nutritional value and I like to think the high sugar and oil consequences are overshadowed somewhat by the
pumpkin’s nutrients! Again, moderation is the key.

The bright orange color of pumpkin is a dead giveaway that pumpkin is loaded with an important antioxidant,
beta-carotene. Beta-carotene is one of the plant carotenoids converted to vitamin A in the body. In the conversion to vitamin A, beta carotene performs many important functions in overall health.

Current research indicates that food containing beta-carotene may reduce the risk of developing certain types of
cancer and offers protection against heart disease. It has also shown to be effective against the degenerative aspects of aging.

Here are the nutrition facts for 1 cup cooked, boiled, drained, pumpkin without salt:
Calories 49
Protein 2 grams
Carbohydrate 12 grams
Dietary Fiber 3 grams
Calcium 37 mg
Iron 1.4 mg
Magnesium 22 mg
Potassium 564 mg
Zinc 1 mg
Selenium .50 mg
Vitamin C 12 mg
Niacin 1 mg
Folate 21 mcg
Vitamin A 2650 IU
Vitamin E 3 mg

This is the wonderful season of glorious colors and tempting foods.

May you enjoy good, healthy foods.

Lee Jackson
Books for cooks and apple lovers
children, families and parenting professionals
http://www.imagesunlimitedpub.com

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Timely Pumpkin Trivia

Here  is a little pumpkin trivia:

Pumpkins, photographed in Canada.

Photo credit: Wikipedia Photographed in Canada

Pumpkins have been grown in America for over 5,000 years.

Six of the seven continents grow pumpkins. Antarctica is the only continent where they won’t grow. They are even grown in Alaska.

Colonists made pumpkin pies by filling a hollowed out pumpkin shell with milk, honey and spices and then roasting them over hot ashes. Did they learn this from the Indians?

Many consider the  pumpkin a vegetable but it really is a fruit. As a type of squash, it is member of the gourd family and is related to cucumbers, gherkins, and melons.

Pumpkin is 90 percent water.

Pumpkins range in size from less than a pound to over 1,000 pounds.

The weight of the world’s largest pumpkin has been variously listed as 1,061 lb., 1140 lb., 1385 lb., and 1,502 lb. Take your pick. That would make quite a few pies!

One record indicates that the  largest pumpkin pie ever made was over five feet in diameter and weighed over 350 pounds. It used 80 pounds of cooked pumpkin, 36 pounds of sugar, 12 dozen eggs and took six hours to bake.

Another survey states that the world’s largest pumpkin pie weighed 2,020 pounds and measured more than 12 feet! It took 5 hours to bake and produced over 3000 slices!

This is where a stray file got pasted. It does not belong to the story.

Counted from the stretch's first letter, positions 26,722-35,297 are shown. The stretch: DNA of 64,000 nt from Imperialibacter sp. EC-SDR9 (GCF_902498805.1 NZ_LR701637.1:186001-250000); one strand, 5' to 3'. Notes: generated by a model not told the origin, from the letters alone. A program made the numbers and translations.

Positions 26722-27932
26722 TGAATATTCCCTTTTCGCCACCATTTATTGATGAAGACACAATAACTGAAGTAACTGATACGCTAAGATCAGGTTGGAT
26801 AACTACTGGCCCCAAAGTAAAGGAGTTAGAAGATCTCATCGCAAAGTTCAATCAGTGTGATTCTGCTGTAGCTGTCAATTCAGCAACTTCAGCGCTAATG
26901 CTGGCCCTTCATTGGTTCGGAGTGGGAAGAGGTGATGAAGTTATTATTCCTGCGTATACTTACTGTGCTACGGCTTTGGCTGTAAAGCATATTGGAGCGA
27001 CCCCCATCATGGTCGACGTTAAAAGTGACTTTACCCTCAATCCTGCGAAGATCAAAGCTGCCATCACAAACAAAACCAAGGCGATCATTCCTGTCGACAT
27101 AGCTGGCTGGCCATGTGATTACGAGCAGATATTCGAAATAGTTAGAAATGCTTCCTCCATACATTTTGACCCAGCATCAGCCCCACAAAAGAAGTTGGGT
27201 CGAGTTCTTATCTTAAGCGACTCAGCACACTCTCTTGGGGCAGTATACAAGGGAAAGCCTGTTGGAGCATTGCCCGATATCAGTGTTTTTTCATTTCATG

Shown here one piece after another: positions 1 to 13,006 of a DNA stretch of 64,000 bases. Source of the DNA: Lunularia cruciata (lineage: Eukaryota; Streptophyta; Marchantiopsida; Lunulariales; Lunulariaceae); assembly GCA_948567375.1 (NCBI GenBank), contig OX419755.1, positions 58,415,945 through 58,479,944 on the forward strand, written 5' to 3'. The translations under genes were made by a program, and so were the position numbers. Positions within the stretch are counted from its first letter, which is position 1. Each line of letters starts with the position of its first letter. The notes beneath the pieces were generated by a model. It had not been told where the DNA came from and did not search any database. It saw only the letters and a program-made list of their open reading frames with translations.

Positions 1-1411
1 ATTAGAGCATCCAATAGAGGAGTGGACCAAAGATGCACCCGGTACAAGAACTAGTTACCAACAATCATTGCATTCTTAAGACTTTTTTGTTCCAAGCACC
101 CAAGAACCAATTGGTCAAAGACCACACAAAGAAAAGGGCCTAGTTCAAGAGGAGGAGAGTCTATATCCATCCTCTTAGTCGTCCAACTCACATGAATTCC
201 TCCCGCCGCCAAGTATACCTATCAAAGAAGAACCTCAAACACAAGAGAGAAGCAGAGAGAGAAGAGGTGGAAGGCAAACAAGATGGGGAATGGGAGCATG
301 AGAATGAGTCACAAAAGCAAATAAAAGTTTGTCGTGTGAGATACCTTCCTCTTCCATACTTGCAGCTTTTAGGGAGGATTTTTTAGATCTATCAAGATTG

Pumpkins were once recommended for removing freckles and curing snake bites.

Indians used pumpkins as food and medicine.

Enjoy pumpkins – ’tis the season!

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What to Do With All Those Apples?

Now, what are you going to do with all those apples? With hundreds of ways to enjoy apples, will you use them in pies, desserts, salads, breads, jellies, or other?

Following is a recipe for a super easy way to use apples in a coffee cake for Sunday morning breakfast or anytime. It’s from my apple cookbook, From the Apple Orchard – Recipes for Apple Lovers. Kids will enjoy making this simple but yummy and quick coffee cake.

APPLE BISCUIT COFFEE CAKE

2 cooking apples, peeled and sliced
2 tablespoons butter or margarine
1/4 cup raisins
1 can refrigerated ready-to-bake biscuits

1/4 cup brown sugar
1/2 teaspoon cinnamon
1/4 cup corn syrup
1 egg
1/4 cup walnuts
1 tablespoon butter or margarine

Melt 2 tablespoons butter in bottom of 9″ round cake pan. Arrange sliced apples over butter. Sprinkle raisins over apples. Cut each of the 10 biscuits into fourths and place over apples.

Mix together the brown sugar, cinnamon, corn syrup and egg until well blended and sugar is dissolved. Pour over biscuits. Sprinkle walnuts overtop. Dot with 1 tablespoon butter.

Bake at 350° for 35-45 minutes. An adult needs to invert on serving plate, spooning juices over top. Place larger plate over cake pan and invert – use hot pads and lots of care as it is hot and gooey and can be tricky.

Yield:   6-8 servings

Enjoy the fruit of the season!

Best to you,

Lee Jackson
Apple cookbook author: From the Apple Orchard – Recipes for Apple Lovers and
Apples, Apples Everywhere – Favorite Recipes From America’s Orchards

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Apple Season is Here – Enjoy!

Many years ago when I was a family and consumer sciences teacher, the students could hardly wait to work

Apples are an all-American success story-each ...

in a foods lab. “Are we cookin’

today” was an often heard remark.

Fall especially brought an abundance of different foods to prepare and sample.

One of the most versatile and interesting was the use of apples.  At that time we had five unit kitchens with four students in each. Each kitchen was to choose a different method of preparing apples and then all would sample the results.

There was much “ours is better than yours”. “No, wait ‘til you try this” and “I didn’t think you could do all this with apples”.

Thus began the basis for my apple cookbook, From the Apple Orchard Recipes for Apple Lovers.  Who would have thought this cookbook would be one folks tell me they refer to every fall?

If you have a problem wondering what to do with all those apples, I invite you to check out this book at http://www.imagesunlimitedpub.com and get one for yourself – and a friend. Apples continue to be one of nature’s most beautiful and bountiful fruits.

Best to you and your family,

Lee Jackson, CFCS

Family and Consumer Life Studies

http://www.imagesunlimitedpub.com